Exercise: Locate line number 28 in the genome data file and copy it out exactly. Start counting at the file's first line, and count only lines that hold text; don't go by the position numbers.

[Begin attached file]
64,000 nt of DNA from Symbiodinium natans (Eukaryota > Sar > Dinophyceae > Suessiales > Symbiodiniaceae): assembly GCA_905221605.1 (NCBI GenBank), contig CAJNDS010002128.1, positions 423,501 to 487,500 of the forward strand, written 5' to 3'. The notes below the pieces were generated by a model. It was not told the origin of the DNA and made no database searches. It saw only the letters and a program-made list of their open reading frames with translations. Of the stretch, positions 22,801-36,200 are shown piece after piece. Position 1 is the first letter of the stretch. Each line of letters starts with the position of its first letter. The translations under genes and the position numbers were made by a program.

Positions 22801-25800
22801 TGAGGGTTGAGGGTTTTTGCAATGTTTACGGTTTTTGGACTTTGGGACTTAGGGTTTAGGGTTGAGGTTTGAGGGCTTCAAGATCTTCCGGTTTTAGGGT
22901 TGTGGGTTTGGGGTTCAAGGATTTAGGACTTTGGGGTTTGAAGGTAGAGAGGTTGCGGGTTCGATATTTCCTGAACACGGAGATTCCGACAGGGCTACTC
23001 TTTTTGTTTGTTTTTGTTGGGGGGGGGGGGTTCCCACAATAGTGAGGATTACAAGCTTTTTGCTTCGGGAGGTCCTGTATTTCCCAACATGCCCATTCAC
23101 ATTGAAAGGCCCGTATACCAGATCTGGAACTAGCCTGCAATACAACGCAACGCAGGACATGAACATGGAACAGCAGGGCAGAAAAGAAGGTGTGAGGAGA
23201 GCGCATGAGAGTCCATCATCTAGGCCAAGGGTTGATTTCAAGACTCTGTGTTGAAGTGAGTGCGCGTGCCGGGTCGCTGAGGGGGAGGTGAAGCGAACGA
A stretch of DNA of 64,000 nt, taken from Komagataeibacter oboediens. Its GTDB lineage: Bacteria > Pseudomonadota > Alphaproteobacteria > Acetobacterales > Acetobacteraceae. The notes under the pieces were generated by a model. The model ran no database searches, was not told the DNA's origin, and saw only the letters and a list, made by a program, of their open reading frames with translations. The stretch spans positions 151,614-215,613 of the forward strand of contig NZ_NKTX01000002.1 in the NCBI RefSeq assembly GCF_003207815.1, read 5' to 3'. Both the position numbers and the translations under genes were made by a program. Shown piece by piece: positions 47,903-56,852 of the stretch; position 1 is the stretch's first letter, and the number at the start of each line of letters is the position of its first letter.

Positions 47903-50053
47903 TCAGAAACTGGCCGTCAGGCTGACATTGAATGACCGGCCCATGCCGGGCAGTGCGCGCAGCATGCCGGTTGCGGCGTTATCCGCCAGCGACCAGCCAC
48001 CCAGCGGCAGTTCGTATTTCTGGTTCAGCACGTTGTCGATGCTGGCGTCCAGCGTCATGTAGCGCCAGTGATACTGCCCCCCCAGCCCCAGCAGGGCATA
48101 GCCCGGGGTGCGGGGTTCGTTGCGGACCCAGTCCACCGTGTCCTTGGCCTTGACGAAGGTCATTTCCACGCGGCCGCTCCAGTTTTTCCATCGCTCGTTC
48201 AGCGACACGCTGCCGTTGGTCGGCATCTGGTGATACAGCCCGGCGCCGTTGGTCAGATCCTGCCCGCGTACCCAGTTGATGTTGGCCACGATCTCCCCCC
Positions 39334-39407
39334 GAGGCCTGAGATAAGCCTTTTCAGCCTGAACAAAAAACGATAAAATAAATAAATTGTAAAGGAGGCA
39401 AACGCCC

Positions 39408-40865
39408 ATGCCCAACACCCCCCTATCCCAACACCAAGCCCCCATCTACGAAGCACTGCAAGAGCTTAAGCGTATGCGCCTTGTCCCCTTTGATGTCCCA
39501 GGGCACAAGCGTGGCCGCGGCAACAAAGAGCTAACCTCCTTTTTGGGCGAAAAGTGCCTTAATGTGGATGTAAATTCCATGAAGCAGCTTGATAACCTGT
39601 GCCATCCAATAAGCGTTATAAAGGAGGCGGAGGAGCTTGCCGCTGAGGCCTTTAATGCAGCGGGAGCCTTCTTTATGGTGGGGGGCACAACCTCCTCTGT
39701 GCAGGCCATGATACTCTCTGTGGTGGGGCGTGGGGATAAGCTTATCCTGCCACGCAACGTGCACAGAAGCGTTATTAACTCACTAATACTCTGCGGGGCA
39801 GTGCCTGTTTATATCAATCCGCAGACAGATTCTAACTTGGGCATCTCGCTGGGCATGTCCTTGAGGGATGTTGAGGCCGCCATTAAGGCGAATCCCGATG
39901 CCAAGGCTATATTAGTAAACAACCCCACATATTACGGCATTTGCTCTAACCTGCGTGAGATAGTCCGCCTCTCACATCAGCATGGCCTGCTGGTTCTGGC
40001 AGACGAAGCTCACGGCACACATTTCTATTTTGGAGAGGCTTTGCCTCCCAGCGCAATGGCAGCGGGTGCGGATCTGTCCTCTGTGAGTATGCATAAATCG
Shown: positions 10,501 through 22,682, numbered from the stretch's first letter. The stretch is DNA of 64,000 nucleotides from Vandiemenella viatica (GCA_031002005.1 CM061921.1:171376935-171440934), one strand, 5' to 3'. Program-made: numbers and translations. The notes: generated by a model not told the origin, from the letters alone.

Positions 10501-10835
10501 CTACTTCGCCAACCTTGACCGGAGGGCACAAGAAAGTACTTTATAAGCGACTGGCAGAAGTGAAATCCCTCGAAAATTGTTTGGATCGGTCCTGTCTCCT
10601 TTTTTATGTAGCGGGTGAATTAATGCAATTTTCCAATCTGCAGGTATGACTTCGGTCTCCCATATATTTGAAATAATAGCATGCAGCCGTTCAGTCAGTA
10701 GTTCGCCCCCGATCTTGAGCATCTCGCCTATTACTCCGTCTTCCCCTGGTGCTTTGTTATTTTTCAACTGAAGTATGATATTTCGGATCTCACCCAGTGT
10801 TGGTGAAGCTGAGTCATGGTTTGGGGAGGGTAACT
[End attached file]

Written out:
10601 TTTTTATGTAGCGGGTGAATTAATGCAATTTTCCAATCTGCAGGTATGACTTCGGTCTCCCATATATTTGAAATAATAGCATGCAGCCGTTCAGTCAGTA